With Joe Canning back to his best after overcoming a nightmare hamstring injury, Mícheál Donoghue seems to have a more dynamic attack at his disposal.
They need more games against top tier opposition before the summer, so a League run could do them the world of good.
7. Limerick (+2)
This was a big, big win for the Treaty, and it was their first meaningful victory since the 2015 Munster Championship win over Clare.
Not many gave them a hope going to Lee-side, and rightly so judging by the evidence available.
Gearóid Hegarty, Cian Lynch and Kyle Hayes all looked lively in the forwards as they finally delivered against an opponent of similar standing.
The home semi-final against Galway is a nothing-to-lose scenario ahead of the Championship, but there’s no reason why the Treaty shouldn’t aspire to reach their first League final since 2006.
8. Cork (-4)
“Classic Cork” was the general sentiment yesterday evening in Páirc Uí Rinn. After much promise in Division 1A where they picked up three wins, the Rebels couldn’t do the business when favourites in their own back yard.
It’s certainly been a promising League for Kieran Kingston, with possible Championship starters unearthed in Mark Coleman, Luke Meade, Shane Kingston, Michael Cahalane and Darragh Fitzgibbon.
Drawing Tipperary in the first round was unfortunate from a Cork point of view, as you would fancy them to have a real crack off the other Munster counties. That’s not to say for certain that they won’t beat the All-Ireland champions next month, but such a test may be coming too soon for a team moving in the right direction.
9. Dublin (-1)
It’s difficult to be positive from a Dublin point of view. The return of the Cuala contingent was a welcome boost.
However, it must come as a real concern to Ger Cunningham that his side continue to let leads slip. They have been ahead in the second halves of their last four games, and lost them all.
Playing in Division 1B next year will be a serious blow. This is not necessarily to suggest that the second tier is significantly weaker, as evidenced by this past weekend. Also, they bounced back impressively after relegation in 2012, winning promotion and a Leinster title the following year.
However, a mindset may creep into the camp that the Boys in Blue do not deserve to eat at hurling’s top table, something which has afflicted Limerick in recent seasons.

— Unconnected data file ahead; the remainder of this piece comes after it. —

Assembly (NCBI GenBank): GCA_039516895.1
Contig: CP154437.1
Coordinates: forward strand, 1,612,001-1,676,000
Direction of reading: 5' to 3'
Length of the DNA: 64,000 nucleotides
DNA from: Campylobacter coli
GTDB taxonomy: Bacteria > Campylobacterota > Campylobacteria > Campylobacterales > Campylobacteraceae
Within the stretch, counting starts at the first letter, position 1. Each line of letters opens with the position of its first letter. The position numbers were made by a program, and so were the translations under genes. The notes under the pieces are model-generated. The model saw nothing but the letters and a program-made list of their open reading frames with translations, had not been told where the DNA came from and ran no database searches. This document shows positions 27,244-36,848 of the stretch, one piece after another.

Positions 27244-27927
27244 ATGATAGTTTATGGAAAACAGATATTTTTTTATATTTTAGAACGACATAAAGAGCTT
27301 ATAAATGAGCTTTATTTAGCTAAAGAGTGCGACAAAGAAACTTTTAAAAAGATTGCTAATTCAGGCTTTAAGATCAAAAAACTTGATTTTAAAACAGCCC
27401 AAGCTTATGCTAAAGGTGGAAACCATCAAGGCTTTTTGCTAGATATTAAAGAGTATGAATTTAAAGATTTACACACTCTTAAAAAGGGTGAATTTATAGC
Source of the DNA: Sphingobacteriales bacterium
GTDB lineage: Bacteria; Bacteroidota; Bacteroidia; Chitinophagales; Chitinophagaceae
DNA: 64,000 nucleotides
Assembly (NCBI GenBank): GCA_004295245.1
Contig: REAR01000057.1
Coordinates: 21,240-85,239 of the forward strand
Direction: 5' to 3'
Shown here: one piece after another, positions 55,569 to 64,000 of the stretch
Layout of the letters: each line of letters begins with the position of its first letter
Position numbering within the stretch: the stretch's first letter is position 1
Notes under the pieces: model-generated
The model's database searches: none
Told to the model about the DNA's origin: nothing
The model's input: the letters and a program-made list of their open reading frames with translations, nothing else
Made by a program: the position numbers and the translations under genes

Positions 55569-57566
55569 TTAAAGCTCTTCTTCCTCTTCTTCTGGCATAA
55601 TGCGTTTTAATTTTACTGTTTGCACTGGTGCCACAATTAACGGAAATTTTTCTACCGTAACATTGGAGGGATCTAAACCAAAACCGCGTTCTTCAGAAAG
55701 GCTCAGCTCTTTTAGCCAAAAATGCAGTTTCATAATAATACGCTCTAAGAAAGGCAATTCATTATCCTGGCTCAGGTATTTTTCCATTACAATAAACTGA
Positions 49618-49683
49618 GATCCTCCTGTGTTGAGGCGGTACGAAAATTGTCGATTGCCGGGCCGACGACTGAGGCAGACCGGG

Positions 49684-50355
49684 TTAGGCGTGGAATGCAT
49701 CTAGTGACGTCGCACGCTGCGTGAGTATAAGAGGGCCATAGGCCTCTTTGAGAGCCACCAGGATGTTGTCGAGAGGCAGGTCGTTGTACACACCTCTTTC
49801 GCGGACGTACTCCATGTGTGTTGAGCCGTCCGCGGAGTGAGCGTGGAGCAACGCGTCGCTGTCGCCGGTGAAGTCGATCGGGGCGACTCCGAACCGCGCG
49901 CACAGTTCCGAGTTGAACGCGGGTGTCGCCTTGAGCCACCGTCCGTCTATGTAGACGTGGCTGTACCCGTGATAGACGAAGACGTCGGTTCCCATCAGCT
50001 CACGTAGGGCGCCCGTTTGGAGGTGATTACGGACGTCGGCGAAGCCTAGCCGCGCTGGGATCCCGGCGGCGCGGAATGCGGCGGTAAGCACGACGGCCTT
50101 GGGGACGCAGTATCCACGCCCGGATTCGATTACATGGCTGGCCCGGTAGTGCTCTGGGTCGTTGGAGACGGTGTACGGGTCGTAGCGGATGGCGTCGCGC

With streams of underage talent pouring through and an All-Ireland winning club team to complement the side, there are promising signs, but there can be no down-playing the significance of that demotion.
Did we learn anything from their loss to Tipperary? No.
Is it a fair reflection that the All-Ireland champions are 18 points better than the Faithful County? Yes.
It was not a shock, and it won’t prove a complete set-back in the run-up to the Championship.
The Leinster draw has been kind to them. A qualifier from the Round Robin and the winner of Dublin vs Galway stand between them and a Leinster final. Competing for the Bob O’Keeffe Cup may be far from their minds after yesterday, and rightly so.
But a quarter-final win would restore some bit of confidence.
11. Laois (no change)
Job done, Division 1B status retained. The O’Moore County were made to work for their win over Kerry in Portlaoise, and for a while it looked like we were going to be treated to a free-taking competition to settle the tie.
The order of the day was to retain their Division 1B status, and that was achieved.
12. Kerry (no change)
Relegation will be a bitter pill to swallow in the Kingdom. Ironically, the play-off between the winner of Division 2A and the basement side of Division 1B was what kept Kerry out of the second tier for a number of years. Now that it is scrapped, the Kingdom go straight down without another lifeline.
Nonetheless, they have a Leinster Championship campaign to look forward to, and they are more than capable of mixing it with Laois, Meath and Westmeath in the qualifying group.